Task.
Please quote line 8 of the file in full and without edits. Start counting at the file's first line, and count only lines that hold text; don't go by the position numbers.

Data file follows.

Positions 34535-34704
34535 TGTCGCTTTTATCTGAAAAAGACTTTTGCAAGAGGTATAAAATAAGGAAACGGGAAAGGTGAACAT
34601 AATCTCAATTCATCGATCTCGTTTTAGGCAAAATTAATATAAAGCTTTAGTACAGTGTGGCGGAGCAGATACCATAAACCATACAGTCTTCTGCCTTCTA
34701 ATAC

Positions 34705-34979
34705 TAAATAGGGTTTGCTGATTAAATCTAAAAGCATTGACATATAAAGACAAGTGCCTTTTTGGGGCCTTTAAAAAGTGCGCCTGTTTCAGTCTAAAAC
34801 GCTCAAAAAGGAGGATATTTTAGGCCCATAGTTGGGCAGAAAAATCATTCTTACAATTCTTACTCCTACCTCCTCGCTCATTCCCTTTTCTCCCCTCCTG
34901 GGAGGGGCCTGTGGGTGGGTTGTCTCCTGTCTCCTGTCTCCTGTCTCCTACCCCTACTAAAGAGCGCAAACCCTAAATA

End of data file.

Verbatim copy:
34901 GGAGGGGCCTGTGGGTGGGTTGTCTCCTGTCTCCTGTCTCCTGTCTCCTACCCCTACTAAAGAGCGCAAACCCTAAATA